noodleIsn’t it interesting that as quilters we find uses for items which are not labelled “quilting accessories” nor found in a quilting store? I discovered that pool noodles are a wonderful item for transporting your quilt….no folds, and the quilt travels with this light and convenient item. I roll my quilts with the face of the quilt to the outside; this way, you do not have any wrinkling of your work and the backing is adjacent to the pool noodle. Lightly tie your rolled quilt with left over fabric strips. I also buy king size pillow cases and place the rolled quilt in them for traveling.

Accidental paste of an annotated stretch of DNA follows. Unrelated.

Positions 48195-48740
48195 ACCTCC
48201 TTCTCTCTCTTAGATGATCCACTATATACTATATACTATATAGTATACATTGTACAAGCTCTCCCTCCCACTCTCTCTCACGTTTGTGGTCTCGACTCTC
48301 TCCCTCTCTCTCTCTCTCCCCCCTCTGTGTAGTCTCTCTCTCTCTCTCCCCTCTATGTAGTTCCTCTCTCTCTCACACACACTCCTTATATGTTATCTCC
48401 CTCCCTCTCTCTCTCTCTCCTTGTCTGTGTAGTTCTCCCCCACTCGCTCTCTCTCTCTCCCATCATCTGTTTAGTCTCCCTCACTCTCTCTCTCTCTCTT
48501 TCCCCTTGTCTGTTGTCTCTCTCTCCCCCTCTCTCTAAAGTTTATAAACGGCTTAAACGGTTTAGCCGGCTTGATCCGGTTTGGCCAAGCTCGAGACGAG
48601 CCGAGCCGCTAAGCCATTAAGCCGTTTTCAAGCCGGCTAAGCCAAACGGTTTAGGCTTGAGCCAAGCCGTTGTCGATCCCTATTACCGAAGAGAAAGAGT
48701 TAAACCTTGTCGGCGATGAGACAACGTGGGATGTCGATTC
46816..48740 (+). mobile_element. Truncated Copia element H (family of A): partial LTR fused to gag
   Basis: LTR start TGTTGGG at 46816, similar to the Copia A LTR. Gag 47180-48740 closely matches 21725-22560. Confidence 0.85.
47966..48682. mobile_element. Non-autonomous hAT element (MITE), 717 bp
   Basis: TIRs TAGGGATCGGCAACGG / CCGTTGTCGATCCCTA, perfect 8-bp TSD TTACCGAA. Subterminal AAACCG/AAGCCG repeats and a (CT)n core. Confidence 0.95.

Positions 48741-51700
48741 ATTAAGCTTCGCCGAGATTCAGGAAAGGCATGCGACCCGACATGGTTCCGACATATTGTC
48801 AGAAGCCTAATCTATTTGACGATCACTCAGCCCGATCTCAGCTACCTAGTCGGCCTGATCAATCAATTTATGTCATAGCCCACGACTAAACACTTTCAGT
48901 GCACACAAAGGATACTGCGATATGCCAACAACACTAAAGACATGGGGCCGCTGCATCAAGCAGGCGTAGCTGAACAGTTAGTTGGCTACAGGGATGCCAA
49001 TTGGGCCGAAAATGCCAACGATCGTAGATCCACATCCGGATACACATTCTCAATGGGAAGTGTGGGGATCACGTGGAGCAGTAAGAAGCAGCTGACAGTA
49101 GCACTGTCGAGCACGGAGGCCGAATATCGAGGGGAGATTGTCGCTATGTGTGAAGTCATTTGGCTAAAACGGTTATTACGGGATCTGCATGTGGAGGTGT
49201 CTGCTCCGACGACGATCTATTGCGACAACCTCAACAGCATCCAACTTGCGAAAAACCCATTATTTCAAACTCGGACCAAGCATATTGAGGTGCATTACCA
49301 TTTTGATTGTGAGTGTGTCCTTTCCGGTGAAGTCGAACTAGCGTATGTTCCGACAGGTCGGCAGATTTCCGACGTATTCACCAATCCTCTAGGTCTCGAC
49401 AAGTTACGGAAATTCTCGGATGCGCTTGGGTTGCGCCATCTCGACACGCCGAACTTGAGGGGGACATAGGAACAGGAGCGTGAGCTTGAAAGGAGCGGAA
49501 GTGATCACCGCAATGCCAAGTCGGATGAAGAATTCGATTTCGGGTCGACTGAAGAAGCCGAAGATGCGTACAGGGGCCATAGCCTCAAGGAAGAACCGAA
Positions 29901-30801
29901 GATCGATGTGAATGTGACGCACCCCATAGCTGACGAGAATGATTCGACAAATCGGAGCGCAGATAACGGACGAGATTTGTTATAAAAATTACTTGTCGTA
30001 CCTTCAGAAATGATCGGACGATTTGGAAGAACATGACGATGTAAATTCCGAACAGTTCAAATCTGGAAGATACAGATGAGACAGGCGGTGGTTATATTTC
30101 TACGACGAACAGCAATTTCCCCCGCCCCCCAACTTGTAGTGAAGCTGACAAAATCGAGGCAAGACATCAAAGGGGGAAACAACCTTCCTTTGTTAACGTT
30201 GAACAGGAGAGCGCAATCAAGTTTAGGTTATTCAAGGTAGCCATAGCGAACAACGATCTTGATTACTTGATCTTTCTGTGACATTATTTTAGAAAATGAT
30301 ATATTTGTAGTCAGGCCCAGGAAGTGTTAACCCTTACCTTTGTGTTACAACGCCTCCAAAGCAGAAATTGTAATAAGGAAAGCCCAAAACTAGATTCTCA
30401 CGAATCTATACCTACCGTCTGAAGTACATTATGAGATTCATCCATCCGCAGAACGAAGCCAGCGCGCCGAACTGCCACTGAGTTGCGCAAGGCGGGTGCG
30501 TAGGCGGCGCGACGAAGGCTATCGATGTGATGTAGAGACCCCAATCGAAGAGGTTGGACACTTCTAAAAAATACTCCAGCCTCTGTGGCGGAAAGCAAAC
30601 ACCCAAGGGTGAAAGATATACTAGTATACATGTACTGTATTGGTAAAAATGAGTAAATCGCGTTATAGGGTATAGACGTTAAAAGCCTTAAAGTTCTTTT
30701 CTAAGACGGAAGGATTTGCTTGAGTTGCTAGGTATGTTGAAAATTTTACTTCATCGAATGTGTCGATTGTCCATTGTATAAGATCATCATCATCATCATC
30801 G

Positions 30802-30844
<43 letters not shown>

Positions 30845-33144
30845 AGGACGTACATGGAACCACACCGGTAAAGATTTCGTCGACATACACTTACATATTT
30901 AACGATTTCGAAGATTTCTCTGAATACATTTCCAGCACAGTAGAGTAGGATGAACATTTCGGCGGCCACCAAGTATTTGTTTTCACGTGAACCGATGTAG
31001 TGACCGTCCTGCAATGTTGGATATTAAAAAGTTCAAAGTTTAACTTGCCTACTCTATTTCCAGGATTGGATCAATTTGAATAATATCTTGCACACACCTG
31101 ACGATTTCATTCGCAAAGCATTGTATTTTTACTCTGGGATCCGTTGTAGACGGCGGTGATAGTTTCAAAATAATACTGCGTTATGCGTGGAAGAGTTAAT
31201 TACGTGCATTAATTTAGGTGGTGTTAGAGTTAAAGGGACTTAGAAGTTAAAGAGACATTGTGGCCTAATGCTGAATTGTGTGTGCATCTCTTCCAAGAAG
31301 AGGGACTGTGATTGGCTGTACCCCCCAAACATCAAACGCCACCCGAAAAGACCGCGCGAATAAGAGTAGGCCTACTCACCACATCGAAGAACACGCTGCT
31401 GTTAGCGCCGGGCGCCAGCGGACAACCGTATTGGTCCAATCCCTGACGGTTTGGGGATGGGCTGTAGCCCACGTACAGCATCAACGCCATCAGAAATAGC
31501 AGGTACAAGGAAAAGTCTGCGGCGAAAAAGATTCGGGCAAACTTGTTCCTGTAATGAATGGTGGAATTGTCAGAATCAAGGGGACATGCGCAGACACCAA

Pool Noodles also have the advantage that they can be cut easily to any length for smaller quilted pieces and I have stored several of my quilts rolled on these noodles.

So with the swimming season fast approaching and the stores bringing in pool noodles, now is the time to purchase them in any of the colours which suit your fancy!

R. Leslie Forbes

Quilt Tip: The Straight Goods

Depending on your quilt design, determining the straight of grain before cutting your pieces can be important. In general, if you’re worried about edges or even whole blocks stretching on you, using the straight of grain can add stability as it is less stretchy than across the grain.

For borders, you can reduce the chance of getting a wavy edge to the quilt by cutting the border fabric on the straight of grain. Measure the total lengths needed, cut, then mark where the blocks fit and pin. This works for sashing too and is especially helpful when the edges of the blocks are on the bias.